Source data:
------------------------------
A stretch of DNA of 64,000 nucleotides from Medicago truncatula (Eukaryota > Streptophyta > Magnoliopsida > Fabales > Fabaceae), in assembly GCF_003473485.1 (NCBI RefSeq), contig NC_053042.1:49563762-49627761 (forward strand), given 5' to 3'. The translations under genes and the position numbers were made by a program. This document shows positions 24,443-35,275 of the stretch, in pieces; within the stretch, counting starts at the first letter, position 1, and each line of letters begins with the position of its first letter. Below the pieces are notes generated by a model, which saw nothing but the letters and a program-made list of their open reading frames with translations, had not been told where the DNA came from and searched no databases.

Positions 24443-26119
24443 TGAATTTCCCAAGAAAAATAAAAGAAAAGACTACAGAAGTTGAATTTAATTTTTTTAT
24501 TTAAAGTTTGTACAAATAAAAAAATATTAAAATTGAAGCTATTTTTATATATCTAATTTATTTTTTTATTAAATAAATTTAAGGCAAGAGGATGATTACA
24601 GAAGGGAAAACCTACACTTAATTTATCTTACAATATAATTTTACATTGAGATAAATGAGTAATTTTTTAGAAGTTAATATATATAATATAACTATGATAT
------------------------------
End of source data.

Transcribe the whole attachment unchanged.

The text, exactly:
A stretch of DNA of 64,000 nucleotides from Medicago truncatula (Eukaryota > Streptophyta > Magnoliopsida > Fabales > Fabaceae), in assembly GCF_003473485.1 (NCBI RefSeq), contig NC_053042.1:49563762-49627761 (forward strand), given 5' to 3'. The translations under genes and the position numbers were made by a program. This document shows positions 24,443-35,275 of the stretch, in pieces; within the stretch, counting starts at the first letter, position 1, and each line of letters begins with the position of its first letter. Below the pieces are notes generated by a model, which saw nothing but the letters and a program-made list of their open reading frames with translations, had not been told where the DNA came from and searched no databases.

Positions 24443-26119
24443 TGAATTTCCCAAGAAAAATAAAAGAAAAGACTACAGAAGTTGAATTTAATTTTTTTAT
24501 TTAAAGTTTGTACAAATAAAAAAATATTAAAATTGAAGCTATTTTTATATATCTAATTTATTTTTTTATTAAATAAATTTAAGGCAAGAGGATGATTACA
24601 GAAGGGAAAACCTACACTTAATTTATCTTACAATATAATTTTACATTGAGATAAATGAGTAATTTTTTAGAAGTTAATATATATAATATAACTATGATAT